“We have short-listed around a hundred thousand memories that you can work from. They’ve been selected on the basis of a number of parameters – facial grimacing, high decibel levels, obscene language – that are likely to be correlated with traumatic memories….Apply the logic of common sense: would someone want to remember this? Think of yourself like a film censor; if the family can’t sit together and watch it, it’s out.”
Now here’s a Facebook employee, in 2015, announcing the introduction of filters into its On This Day service, which sends you a notification each day linking you to your photos and status updates from past years:
“We know that people share a range of meaningful moments on Facebook. As a result, everyone has various kinds of memories that can be surfaced — good, bad, and everything in between. So for the millions of people who use ‘On This Day,’ we’ve added these filters to give them more control over the memories they see.”
So while Dasgupta was essentially predicting an advanced Facebook service at a time when Facebook itself didn’t even exist yet (“Tokyo Cancelled” was written well before 2005, and Facebook itself was launched in 2004), what were the leading lights of tech predicting? Um…
-Steve Jobs in 2003: music streaming services are terrible and will never work
-Reality: in 2016, streaming drove an 8.1 percent increase in music industry revenue, and virtually everyone has heard of or used Spotify and Apple Music
The gulf between Dasgupta’s futurism and these now-laugable prediction brings me back to the vitality of the often-maligned cultural studies fields. I am reminded again and again of how we have to think about culture as a whole – not just scientific advances, which are undoubtedly important to human improvement, but also the flow of literatures, social mores, art, etc. – to sense where we are going and where we are going to. For example: Max Weber once positioned the Protestant work ethic – a totally incidental characteristic associated with adherence to a specific religion – as a central cog in the growing success of capitalism, which was reshaping Europe in his time. Yes, the Industrial Revolution and the creation of the steam engine, electricity, coal-fired ships, etc. were all vital to the creation of global capitalism, but would it have coalesced into a coherent social system without the cultural glue of Protestantism?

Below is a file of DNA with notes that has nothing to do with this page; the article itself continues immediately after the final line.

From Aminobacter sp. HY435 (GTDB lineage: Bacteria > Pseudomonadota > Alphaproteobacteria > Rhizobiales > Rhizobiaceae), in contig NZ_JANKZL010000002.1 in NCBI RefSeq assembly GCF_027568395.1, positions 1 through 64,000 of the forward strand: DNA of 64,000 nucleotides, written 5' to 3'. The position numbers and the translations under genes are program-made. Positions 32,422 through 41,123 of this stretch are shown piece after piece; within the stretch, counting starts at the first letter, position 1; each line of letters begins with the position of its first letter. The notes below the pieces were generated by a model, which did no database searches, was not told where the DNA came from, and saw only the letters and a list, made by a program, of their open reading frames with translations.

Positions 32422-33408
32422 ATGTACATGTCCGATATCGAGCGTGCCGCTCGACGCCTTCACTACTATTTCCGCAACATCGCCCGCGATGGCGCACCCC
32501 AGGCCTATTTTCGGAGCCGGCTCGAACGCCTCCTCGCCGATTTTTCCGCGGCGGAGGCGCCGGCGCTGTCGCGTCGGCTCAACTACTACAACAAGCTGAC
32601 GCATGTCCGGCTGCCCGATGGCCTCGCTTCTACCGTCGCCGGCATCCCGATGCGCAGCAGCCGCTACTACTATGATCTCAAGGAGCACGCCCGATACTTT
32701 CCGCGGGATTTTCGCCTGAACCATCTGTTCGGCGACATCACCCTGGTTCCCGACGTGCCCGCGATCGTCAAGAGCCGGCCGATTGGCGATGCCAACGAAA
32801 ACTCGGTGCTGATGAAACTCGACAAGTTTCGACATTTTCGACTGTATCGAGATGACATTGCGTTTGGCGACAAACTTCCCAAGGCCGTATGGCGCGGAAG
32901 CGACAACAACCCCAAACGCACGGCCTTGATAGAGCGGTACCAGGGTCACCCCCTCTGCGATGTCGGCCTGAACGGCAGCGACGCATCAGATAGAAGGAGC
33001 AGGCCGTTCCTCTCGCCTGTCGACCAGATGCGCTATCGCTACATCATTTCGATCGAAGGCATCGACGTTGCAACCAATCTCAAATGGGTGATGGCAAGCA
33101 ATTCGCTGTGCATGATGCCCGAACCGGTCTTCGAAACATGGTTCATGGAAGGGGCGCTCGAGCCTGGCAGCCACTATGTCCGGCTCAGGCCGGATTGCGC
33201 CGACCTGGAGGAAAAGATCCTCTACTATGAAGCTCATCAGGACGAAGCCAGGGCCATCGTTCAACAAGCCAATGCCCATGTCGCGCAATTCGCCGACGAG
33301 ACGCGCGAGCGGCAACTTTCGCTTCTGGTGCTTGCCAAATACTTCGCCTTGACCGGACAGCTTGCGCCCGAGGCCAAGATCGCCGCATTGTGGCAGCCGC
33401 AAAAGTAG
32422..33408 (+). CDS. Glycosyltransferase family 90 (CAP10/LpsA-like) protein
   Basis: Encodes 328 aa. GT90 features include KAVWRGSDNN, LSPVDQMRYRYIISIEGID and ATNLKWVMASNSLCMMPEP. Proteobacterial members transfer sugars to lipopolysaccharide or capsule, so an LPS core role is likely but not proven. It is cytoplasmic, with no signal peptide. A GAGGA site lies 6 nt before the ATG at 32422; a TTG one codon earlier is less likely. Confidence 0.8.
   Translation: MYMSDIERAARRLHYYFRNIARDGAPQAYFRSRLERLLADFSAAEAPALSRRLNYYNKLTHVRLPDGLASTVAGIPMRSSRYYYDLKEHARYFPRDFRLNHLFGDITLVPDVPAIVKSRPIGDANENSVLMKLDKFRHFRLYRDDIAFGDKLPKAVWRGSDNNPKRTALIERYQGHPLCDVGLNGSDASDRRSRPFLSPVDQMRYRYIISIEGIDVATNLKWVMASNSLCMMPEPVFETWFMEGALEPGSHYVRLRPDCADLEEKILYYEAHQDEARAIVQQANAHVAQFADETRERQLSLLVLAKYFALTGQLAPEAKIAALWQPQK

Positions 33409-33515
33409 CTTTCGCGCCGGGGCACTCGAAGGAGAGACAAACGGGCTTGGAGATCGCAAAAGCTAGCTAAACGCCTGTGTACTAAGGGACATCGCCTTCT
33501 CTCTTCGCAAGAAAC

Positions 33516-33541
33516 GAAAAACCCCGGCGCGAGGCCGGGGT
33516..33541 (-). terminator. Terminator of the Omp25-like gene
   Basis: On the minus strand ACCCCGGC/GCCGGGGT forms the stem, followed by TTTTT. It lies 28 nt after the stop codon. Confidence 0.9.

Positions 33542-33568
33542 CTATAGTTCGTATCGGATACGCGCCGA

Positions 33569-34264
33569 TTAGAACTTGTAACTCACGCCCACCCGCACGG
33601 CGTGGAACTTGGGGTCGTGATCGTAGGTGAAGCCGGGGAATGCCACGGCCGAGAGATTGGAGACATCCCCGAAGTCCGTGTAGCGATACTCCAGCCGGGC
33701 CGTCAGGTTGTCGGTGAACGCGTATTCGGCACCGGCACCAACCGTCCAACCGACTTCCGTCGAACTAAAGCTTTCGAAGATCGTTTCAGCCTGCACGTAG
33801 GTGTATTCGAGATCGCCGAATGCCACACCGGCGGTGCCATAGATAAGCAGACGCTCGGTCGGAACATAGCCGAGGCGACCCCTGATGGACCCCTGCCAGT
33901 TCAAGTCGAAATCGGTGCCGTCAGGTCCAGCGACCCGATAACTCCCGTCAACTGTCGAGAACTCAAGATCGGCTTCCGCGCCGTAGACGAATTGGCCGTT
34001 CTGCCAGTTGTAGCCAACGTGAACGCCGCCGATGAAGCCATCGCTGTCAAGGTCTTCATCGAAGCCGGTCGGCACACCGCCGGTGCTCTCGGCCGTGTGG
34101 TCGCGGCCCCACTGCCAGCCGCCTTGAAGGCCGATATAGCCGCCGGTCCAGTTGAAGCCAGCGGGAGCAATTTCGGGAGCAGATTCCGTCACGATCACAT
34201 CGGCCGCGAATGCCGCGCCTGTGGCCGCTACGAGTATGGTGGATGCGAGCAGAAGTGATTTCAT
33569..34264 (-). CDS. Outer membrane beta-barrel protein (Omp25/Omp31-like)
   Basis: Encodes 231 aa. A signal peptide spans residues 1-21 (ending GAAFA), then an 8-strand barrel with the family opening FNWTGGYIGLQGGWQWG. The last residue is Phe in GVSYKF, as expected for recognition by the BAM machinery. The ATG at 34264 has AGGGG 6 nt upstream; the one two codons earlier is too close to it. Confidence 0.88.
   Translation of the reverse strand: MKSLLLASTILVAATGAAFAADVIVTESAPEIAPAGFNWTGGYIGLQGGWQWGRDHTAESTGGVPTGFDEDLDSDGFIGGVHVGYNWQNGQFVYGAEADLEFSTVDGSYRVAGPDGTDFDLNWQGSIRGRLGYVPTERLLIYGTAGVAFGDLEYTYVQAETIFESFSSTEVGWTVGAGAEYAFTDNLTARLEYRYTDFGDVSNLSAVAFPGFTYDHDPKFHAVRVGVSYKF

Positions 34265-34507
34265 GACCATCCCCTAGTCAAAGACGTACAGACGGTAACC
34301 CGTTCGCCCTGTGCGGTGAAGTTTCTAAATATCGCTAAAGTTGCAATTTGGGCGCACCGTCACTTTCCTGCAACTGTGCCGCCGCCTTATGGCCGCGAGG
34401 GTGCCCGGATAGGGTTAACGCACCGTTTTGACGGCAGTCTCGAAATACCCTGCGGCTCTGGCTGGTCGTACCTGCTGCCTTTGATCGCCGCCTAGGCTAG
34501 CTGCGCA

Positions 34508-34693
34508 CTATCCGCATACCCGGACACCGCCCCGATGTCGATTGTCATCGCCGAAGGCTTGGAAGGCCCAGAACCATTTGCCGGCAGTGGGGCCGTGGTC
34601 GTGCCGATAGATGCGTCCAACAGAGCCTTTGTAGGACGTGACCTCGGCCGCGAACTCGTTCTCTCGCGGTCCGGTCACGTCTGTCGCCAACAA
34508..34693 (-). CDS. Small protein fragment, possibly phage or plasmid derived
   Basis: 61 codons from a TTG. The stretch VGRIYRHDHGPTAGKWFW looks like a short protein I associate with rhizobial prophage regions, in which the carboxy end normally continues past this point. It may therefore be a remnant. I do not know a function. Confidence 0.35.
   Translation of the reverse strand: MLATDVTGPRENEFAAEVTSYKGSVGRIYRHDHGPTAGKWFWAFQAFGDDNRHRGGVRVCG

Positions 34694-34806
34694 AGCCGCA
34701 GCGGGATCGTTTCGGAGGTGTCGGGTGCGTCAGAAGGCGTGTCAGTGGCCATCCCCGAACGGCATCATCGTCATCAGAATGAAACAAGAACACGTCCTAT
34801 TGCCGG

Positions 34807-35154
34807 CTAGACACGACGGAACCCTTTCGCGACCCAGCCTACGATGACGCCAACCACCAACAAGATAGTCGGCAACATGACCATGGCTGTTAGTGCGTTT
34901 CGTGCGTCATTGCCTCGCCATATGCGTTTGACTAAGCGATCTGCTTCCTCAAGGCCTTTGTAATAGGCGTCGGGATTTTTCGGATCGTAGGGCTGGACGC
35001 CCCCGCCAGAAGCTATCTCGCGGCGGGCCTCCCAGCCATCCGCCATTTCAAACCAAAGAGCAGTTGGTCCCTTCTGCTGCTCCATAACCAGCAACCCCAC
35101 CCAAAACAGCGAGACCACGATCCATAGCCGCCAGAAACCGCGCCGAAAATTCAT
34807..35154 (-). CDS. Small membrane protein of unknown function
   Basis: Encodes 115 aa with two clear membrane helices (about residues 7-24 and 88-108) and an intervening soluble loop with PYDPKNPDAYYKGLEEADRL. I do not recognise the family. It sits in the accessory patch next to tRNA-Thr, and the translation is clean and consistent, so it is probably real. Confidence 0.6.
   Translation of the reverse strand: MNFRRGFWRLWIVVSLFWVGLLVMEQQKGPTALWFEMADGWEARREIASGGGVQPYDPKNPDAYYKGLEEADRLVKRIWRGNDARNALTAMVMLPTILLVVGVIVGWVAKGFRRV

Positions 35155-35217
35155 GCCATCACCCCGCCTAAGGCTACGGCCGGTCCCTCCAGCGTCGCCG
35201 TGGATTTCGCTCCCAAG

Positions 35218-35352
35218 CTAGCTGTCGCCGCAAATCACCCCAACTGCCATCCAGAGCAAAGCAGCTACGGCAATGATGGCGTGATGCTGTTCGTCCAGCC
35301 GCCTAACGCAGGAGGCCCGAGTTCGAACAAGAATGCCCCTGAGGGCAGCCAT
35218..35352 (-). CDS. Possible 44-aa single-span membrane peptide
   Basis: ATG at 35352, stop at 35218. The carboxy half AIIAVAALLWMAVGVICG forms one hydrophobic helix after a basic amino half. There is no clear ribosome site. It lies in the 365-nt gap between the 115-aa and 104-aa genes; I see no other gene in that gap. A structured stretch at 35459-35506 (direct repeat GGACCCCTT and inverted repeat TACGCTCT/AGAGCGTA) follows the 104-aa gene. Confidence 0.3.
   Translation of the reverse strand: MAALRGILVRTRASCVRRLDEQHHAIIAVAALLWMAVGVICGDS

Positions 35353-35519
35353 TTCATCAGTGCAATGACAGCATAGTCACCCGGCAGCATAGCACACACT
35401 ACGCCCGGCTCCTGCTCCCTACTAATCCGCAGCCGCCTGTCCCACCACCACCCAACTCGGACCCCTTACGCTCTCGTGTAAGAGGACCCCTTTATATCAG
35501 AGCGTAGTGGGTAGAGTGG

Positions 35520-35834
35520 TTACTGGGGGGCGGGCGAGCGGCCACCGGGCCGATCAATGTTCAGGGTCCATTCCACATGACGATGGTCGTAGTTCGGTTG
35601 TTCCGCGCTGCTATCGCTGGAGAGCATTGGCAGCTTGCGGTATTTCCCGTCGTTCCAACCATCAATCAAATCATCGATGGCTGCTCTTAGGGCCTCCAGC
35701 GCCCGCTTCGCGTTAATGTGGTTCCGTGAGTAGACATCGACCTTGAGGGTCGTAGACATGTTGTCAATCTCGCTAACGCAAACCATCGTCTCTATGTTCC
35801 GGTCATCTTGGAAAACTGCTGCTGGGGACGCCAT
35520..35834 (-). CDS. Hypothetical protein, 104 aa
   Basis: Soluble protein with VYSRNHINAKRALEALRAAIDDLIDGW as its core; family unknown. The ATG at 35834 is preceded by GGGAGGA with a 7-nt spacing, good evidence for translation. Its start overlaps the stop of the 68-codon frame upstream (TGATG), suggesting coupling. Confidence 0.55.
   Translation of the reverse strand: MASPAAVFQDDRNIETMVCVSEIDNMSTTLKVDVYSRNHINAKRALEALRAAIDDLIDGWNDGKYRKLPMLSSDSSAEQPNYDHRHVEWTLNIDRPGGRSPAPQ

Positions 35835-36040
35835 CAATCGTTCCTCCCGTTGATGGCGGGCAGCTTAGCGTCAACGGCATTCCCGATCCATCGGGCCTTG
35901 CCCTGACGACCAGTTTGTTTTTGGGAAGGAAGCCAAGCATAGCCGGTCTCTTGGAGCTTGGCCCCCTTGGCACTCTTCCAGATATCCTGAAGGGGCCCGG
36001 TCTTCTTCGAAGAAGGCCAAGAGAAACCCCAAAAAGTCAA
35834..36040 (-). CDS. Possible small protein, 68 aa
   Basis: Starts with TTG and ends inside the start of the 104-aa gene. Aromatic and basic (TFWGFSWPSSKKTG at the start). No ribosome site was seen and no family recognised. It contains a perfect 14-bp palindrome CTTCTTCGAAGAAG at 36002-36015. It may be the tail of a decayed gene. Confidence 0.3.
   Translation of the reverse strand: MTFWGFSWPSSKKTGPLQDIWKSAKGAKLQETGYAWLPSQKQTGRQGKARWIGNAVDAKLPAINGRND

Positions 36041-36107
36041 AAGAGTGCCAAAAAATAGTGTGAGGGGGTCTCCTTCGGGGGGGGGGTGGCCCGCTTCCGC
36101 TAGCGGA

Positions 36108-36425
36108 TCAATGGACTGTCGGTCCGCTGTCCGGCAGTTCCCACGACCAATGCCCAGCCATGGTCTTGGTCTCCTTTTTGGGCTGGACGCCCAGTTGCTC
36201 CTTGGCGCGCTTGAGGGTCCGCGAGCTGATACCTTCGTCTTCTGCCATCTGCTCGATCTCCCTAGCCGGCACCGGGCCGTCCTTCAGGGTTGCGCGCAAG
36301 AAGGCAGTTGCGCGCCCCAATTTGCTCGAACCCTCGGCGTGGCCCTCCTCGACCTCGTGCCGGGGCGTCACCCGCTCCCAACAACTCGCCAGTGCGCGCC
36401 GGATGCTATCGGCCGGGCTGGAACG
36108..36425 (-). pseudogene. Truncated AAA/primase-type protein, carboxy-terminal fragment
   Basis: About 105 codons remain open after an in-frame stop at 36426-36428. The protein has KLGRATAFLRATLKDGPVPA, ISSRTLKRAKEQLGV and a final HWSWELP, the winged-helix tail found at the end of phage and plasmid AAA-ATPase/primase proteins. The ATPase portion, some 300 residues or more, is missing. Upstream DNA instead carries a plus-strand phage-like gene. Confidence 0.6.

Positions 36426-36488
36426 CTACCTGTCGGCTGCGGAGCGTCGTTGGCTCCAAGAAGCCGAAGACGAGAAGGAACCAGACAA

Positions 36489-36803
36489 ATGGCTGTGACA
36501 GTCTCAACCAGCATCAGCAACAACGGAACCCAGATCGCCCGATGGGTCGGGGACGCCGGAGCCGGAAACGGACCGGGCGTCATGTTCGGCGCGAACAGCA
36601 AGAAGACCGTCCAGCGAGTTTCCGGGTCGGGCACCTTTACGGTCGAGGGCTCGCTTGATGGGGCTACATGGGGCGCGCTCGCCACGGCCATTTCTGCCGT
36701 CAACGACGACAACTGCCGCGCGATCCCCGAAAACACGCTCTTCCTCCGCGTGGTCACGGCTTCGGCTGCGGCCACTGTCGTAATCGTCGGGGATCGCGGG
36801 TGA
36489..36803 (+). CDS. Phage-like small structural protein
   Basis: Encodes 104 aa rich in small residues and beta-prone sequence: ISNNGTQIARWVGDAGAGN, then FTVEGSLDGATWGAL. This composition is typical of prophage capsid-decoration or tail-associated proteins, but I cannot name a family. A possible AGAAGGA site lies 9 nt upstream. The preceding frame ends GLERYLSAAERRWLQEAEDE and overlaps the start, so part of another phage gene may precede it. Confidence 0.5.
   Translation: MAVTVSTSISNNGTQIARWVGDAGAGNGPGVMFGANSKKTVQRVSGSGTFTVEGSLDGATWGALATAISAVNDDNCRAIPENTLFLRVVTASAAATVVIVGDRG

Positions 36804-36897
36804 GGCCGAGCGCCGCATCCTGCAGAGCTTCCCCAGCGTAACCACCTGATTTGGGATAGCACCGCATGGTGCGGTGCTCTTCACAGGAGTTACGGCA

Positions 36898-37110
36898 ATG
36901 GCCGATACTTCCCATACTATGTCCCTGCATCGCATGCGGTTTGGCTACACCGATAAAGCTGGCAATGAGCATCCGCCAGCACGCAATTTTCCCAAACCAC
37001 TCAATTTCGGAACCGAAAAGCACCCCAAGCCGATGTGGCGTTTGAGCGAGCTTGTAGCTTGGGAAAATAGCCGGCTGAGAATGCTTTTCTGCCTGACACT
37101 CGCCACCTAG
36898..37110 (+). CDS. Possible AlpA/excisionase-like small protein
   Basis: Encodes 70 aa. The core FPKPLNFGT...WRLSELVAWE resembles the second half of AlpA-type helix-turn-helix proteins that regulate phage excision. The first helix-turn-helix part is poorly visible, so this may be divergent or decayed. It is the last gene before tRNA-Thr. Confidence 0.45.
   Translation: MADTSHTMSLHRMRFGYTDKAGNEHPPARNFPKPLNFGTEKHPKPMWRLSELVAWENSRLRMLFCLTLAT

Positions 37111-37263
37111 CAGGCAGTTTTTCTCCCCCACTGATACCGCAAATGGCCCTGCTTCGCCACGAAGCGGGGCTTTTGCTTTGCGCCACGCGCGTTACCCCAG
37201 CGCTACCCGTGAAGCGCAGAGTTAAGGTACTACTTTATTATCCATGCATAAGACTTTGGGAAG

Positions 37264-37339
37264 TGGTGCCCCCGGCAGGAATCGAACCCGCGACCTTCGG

Just as Weber saw religion as an essential way to make sense of and corral new modes of industrial production, Dasgupta saw, by writing speculatively about it, the struggle to deal with information at vast scale (imagine all the CDs needed to contain the memories of the characters in “Tokyo Cancelled”) as a defining issue of the busy yet personally isolating environment of the modern international airport, in which the book takes place. When we give up on studying the humanities (and all “the channels of physical culture” whose underinvestment Wells bemoaned in the passage above), we create huge blind spots for ourselves and miss futures like these that should have been apparent to us all along, whether they sprouted from an Edwardian sci-fi novel or a 21st century fairy tale.